National-award winning documentary 'Celluloid Man' may have just got off the theatres after completing its rather brief weeklong run across India, but director Shivendra Singh Dungarpur hopes that the film brings an "attitudinal change to film preservation and restoration in India".
"This film was not made keeping box office in mind. Every day I have read tweets, blogs, Facebook updates, articles and reviews where people have written how the film moved them or how they learnt something new about cinema or that something must be done to save our cinematic heritage.
"And that is really what the film was for. I am hoping that we will see an attitudinal change to film preservation and restoration in India," the director said in a statement sent to PTI from Prague, where he is currently shooting for a project.
The 42-year-old filmmaker said releasing a documentary film in India is an "uphill task".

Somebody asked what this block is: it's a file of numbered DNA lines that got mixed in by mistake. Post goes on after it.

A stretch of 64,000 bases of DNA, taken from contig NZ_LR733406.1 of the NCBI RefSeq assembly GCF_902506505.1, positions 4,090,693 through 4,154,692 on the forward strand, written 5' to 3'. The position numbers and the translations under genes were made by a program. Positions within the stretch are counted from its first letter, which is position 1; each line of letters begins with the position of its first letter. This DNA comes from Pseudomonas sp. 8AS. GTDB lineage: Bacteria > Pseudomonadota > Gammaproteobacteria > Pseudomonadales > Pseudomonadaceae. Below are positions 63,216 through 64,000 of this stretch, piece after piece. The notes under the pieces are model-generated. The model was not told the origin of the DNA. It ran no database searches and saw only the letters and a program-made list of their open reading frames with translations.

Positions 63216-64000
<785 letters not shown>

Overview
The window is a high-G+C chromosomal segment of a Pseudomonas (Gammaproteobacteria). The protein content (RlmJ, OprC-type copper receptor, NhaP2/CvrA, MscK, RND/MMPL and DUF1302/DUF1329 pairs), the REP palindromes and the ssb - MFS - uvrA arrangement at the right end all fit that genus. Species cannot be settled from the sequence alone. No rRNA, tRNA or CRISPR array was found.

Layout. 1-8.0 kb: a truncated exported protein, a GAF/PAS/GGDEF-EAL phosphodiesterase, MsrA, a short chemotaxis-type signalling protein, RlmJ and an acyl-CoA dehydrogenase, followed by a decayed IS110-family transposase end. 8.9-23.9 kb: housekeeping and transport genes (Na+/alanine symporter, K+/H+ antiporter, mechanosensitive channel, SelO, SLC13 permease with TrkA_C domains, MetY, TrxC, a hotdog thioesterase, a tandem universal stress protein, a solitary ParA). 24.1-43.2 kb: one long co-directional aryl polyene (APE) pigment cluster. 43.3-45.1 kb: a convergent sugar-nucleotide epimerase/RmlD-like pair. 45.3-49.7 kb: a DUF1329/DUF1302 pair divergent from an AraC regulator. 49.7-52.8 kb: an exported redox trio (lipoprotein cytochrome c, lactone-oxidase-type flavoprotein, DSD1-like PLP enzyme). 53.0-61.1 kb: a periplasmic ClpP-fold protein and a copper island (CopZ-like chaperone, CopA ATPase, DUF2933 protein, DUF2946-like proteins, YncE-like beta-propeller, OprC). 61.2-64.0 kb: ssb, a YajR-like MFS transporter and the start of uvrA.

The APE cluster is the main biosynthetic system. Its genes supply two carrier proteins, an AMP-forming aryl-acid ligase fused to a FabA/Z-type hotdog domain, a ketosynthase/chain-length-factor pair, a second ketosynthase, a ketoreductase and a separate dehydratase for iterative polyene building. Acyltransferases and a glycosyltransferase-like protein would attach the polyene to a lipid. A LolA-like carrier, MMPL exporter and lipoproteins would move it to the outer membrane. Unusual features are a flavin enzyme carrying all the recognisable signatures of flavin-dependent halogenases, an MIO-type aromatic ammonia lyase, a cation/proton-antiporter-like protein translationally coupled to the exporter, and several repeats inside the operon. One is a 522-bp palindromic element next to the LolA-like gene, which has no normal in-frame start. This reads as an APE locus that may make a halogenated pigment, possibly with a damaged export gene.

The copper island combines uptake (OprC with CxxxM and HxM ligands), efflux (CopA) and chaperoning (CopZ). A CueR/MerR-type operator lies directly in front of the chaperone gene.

"Releasing a documentary film in India is an uphill task, especially, one that is over two-hours long and about a film archivist. However, the film did have a hearteningly good response at the box office for a documentary," Dungarpur said.
The film follows the story of P K Nair, founder of the National Film Archives of India, who found and collected reels of the first Indian talkie "Alam Ara" released in 1931.
"Even after all this fame, Nair saab is only worried about whether people are now preserving films or not, and what is the status of the NFAI which he nurtured and reared like a child," Dungarpur added.